Yeah, I’m finding I’m having lots of lightbulb moments with my chess ms. In fact, I’m beginning to think that my chess story is becoming a bit of a watershed ms. I am learning so much with this one. I knew at the beginning of the year that it was proving to be quite a learning experience but it’s becoming even more of one now. Maybe it’s because I’m taking my time with it and really thinking about it. Or maybe it’s because my weaknesses are so much clearer now and I am working to fix them. I’m not sure. What I do know is that this story WILL be much stronger than anything I have written to date and that can be put down to the fact that I know my characters. This time round I have thought about their pasts in great detail and if there’s something I don’t know about them that I need to know, I can actually tell when that moment is and can stop and think about it.
What do I mean? Well, for example, whenever I am introducing a bit of conflict and find myself writing the same thing over and over again without really capturing what it is I want to get across, it’s usually because I don’t know what it is I’m trying to say! A specific example may be: ‘He reminded her of her parents. Their lies, their judgements, the way they made her feel small’.
This does tell you something about her conflict. She had issues with her parents, they lied and judged her and made her feel small. But there are some questions unanswered: what did he do to make her think of her parents? What lies did her parents tell and did they tell them to her or to each other? What about their judgements? Did they judge her or each other? And what made her feel small? The lies or the judgements or both? And why did that make her feel small?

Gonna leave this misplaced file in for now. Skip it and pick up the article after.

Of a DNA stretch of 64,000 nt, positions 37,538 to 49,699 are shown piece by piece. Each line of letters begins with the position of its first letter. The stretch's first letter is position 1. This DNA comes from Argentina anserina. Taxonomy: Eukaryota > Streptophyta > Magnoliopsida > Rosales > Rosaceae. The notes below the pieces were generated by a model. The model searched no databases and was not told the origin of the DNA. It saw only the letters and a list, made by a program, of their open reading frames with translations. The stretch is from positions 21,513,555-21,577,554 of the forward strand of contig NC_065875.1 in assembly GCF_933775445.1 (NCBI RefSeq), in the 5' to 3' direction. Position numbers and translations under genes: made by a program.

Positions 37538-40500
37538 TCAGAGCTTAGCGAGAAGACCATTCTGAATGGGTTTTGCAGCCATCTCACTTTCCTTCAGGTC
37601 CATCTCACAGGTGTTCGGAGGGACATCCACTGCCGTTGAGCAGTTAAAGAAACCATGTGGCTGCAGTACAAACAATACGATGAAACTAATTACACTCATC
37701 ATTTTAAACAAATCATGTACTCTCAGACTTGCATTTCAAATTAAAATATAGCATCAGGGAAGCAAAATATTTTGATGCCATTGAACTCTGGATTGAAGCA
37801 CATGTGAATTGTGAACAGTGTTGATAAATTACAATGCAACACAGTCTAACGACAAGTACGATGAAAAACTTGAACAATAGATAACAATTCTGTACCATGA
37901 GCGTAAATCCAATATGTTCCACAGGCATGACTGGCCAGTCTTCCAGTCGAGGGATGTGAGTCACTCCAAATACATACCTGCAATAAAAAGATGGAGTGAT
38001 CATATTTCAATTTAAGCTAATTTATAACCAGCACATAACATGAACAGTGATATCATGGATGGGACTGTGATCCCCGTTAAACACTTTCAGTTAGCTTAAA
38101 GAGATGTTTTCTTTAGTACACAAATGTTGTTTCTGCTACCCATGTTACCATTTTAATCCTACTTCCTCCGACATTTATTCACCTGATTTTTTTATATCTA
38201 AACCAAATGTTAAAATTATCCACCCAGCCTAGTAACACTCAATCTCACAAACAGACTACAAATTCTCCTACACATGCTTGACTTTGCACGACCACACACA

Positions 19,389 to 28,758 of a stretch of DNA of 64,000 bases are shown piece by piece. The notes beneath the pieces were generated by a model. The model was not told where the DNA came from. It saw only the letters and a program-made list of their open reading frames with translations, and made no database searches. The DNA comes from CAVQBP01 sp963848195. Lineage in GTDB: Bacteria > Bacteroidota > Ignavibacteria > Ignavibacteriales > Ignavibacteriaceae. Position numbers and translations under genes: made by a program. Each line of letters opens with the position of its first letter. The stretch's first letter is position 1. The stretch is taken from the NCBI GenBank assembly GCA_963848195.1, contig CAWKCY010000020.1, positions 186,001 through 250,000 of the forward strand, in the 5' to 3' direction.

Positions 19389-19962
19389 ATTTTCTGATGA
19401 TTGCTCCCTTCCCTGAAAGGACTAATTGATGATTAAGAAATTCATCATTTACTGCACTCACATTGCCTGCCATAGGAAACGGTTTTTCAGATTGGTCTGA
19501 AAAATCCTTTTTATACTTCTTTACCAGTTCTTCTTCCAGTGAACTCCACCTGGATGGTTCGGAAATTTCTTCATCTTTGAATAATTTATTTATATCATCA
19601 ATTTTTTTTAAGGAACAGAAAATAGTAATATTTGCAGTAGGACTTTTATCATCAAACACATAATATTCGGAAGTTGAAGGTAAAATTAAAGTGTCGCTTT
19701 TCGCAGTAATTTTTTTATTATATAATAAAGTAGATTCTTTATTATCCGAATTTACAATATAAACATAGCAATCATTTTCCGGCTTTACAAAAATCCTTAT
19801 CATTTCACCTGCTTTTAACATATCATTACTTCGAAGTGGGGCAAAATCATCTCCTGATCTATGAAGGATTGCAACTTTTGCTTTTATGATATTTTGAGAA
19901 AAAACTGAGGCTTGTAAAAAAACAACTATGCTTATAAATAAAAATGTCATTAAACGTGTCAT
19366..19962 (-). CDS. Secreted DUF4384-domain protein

Obviously you don’t answer all those questions immediately, they are revealed as the book goes along, but what you have to do as a writer is know the answers to the questions. And what I think really builds the characters, and what I have NOT been doing, is having an example to illustrate the answer.
So if her parents had lied to her, thinking about a specific lie at a specific time by a specific person, can tell you so much more about a character and their conflict that some vague generalisations. Example: When she was ten, her beloved cat went missing and her mother told her that the animal ran away from home. However that night, when she was supposed to be a asleep, she got up to get a glass of water and spotted her father in the backgarden digging a hole, her cat lying dead on the grass next to it.
Doesn’t that tell us so much more about her and her parents and their relationship? And also gives us insight into the motivations of her parents too. It tells us she had a pet she loved. That her mother lied (to protect her maybe?) to her about what happened to it. That her father was in on it. And that by burying it at night when they knew she was alseep, they were trying to hide the cat’s death from her. Perhaps this is a terrible moment for the heroine. Perhaps finding out that her parents are not always truthful causes her to subconsciously be suspicious of anything they might say. What is certain is that it gives us more information than ‘her reminded her of her parents. Their lies, their judgements….etc’.
It’s those little snapshots of pivotal moments in the characters lives that really – for me at least – build up a great picture of who that person is and what in their past might had led them to think the way they do. Of course, what I’m missing from that example and what it is just as important as the situation itself, is how the heroine acts in response to it. Did she not say anything to her parents about her cat or did she confront them?
So what helps you build character? Anyone got any useful examples?